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Events
  • Otis Books is pleased to publish Tim Erickson’s debut collection of poetry, Egopolis, a textual journey through destruction, resistance, city, and the Ego, from ancient times to the present day. Erickson’s work has appeared in the Chicago Review, Western Humanities Review, and the Salt Anthology of New Writing. He lives in Salt Lake City.

  • Otis Graduate Writing students will read from their works-in-progress.

  • David Treuer is an Ojibwe Indian from Leech Lake Reservation in northern Minnesota and currently teaches at USC. He is the author of the novels Little, The Hiawatha, The Translation of Dr. Apelles, named a Best Book of the Year by the Washington Post, as well as a critical work, Native American Fiction: A User's Manual. In 2012, he published another nonfiction work, Rez Life.

  • Angela Flournoy’s first novel The Turner House was a Barnes & Noble Discover Great New Writers selection. Her fiction has appeared in The Paris Review, and she has written for The New Republic, The Los Angeles Review of Books and elsewhere. Flournoy has taught at the University of Iowa and Trinity Washington University. She lives in Los Angeles.

  • Susan Choi’s first novel, The Foreign Student, won the Asian-American Literary Award for fiction, and her second novel, American Woman, was a finalist for the 2004 Pulitzer Prize. Her most recent novel, A Person of Interest, was a finalist for the 2009 PEN/Faulkner Award. With David Remnick she co-edited the anthology Wonderful Town: New York Stories from The New Yorker. A recipient of fellowships from the NEA and the Guggenheim Foundation, and in 2010, the inaugural winner of the PEN/W.G. Sebald Award, Choi lives in Brooklyn.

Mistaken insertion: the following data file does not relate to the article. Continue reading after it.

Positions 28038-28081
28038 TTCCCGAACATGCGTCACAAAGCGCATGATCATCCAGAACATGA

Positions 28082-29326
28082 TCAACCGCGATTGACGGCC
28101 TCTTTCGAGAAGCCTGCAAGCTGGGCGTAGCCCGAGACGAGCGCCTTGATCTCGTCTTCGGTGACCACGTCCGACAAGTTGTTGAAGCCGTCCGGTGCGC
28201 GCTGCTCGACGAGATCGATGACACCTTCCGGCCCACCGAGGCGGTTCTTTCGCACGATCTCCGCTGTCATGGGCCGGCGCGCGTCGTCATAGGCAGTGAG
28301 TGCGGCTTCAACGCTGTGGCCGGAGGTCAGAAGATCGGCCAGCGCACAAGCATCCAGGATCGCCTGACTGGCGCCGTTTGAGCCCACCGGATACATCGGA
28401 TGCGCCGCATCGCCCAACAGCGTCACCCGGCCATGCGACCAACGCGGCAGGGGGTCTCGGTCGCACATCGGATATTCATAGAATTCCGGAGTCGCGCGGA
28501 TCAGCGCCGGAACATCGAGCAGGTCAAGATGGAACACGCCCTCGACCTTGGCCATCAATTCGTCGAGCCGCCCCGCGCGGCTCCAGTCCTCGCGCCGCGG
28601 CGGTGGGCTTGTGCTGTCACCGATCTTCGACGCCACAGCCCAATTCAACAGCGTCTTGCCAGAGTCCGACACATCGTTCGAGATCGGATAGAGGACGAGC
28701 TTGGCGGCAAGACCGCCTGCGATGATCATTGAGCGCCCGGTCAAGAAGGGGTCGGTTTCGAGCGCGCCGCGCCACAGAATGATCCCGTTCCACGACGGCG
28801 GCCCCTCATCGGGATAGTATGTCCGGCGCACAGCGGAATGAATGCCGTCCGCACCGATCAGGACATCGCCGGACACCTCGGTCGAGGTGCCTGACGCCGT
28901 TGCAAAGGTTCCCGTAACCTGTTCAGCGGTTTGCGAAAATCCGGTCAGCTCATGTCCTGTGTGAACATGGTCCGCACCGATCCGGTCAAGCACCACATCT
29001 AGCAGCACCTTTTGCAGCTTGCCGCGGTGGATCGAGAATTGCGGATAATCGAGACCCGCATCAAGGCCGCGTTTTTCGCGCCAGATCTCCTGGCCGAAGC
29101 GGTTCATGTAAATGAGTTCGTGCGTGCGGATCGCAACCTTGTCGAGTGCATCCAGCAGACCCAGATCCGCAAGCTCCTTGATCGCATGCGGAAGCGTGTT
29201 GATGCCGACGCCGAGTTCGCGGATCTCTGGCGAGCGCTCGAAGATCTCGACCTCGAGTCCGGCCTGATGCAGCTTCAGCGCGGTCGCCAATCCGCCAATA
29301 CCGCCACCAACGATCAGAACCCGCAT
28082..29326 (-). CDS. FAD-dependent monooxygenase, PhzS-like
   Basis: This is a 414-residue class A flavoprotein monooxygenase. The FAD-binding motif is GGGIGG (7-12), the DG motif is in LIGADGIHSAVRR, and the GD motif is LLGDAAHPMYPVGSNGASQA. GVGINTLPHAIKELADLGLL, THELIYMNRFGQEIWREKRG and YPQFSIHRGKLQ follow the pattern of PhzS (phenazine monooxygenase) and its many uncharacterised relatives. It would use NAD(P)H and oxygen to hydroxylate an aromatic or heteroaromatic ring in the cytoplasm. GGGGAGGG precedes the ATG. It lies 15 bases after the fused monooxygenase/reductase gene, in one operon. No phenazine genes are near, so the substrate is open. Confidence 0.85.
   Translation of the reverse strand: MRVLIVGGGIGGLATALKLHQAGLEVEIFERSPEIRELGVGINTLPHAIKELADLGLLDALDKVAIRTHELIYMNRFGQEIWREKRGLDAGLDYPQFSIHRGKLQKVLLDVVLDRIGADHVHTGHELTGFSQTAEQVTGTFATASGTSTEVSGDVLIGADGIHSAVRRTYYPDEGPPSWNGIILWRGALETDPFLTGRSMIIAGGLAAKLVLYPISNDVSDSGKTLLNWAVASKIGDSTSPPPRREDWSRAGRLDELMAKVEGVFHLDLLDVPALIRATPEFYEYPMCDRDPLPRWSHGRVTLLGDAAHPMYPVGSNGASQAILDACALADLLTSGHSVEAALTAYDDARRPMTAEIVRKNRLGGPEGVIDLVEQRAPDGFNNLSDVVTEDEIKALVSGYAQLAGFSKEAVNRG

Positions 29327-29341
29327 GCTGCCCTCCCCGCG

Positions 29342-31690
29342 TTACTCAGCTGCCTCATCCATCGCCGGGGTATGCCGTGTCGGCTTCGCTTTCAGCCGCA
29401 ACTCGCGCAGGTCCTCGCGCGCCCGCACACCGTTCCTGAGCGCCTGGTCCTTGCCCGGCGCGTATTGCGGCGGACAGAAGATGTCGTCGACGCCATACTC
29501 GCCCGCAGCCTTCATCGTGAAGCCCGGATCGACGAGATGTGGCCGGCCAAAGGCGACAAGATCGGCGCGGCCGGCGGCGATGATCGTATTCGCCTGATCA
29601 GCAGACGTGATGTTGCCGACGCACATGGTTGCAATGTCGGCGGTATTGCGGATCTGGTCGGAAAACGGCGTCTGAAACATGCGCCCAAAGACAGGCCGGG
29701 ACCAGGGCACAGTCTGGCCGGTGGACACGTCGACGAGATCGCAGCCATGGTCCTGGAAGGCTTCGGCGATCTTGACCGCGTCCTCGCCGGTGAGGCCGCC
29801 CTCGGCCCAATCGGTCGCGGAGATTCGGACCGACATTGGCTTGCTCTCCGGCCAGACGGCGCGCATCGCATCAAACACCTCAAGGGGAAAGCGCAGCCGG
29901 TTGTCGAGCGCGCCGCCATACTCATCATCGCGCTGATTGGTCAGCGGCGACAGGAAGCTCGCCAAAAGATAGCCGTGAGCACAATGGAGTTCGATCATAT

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Joan Takayama-Ogawa

Joan Takayama-Ogawa
Professor
Education: 

Masters of Arts, Stanford University, Education

Bachelors of Arts at UCLA, Geography and East Asian Studies

Otis College of Art and Design, in Los Angeles, California, Ceramics

International Christian University, Tokyo, Japan

Bio/Affiliation: 

“Creative people know that what is ‘work’ is nothing of the sort. To understand what an artist does, is to consider the whole of his/her existence. The dedication borders on obsession . .”
Joan Takayama-Ogawa

Joan Takayama-Ogawa’s comes from a family whose involvement in ceramics goes back six generations. She studied under the renowned Ralph Bacerra and went on to develop work that used ancient Japanese ceramic forms as a guide in creating contemporary pieces that utilize decoration and imagery of an American lifestyle.  She continues to push the boundaries of ceramics by integrating clay with digital and rapid prototyping technologies.

Her ceramics are in the permanent collections of the Renwick Gallery, Smithsonian Institution, deYoung Museum Fine Arts Museum in San Francisco, World Ceramic Exposition Foundation, Icheon, South Korea, Princessehof Leewarden Nationaal Keramiek Museum, Leeuwarden, Netherlands, Los Angeles County Museum of Art, Oakland Museum of California, Long Beach Museum of Art, American Museum of Ceramic Art, Racine Art Museum, George Ohr Museum, New Orleans, Louisiana, Hallmark Collection, and Celestial Seasoning Tea Company.

She served as a Pasadena Design Commissioner and on the Board of Directors, American Museum of Ceramic Art. In 2007, she received a Center of Cultural Innovation Investing in Arts Equipment Grant to purchase a large, new front loading energy efficient grant. In  2004, she was Otis Teacher of the Year and Commencement Speaker.  Publications:  Over 30 books and magazines.

 

AWARDS/HONORS: 

Otis Faculty Development Grants: Fall 2013, Spring 2010, Spring 2006

Otis TLC Technology Grant: 2006

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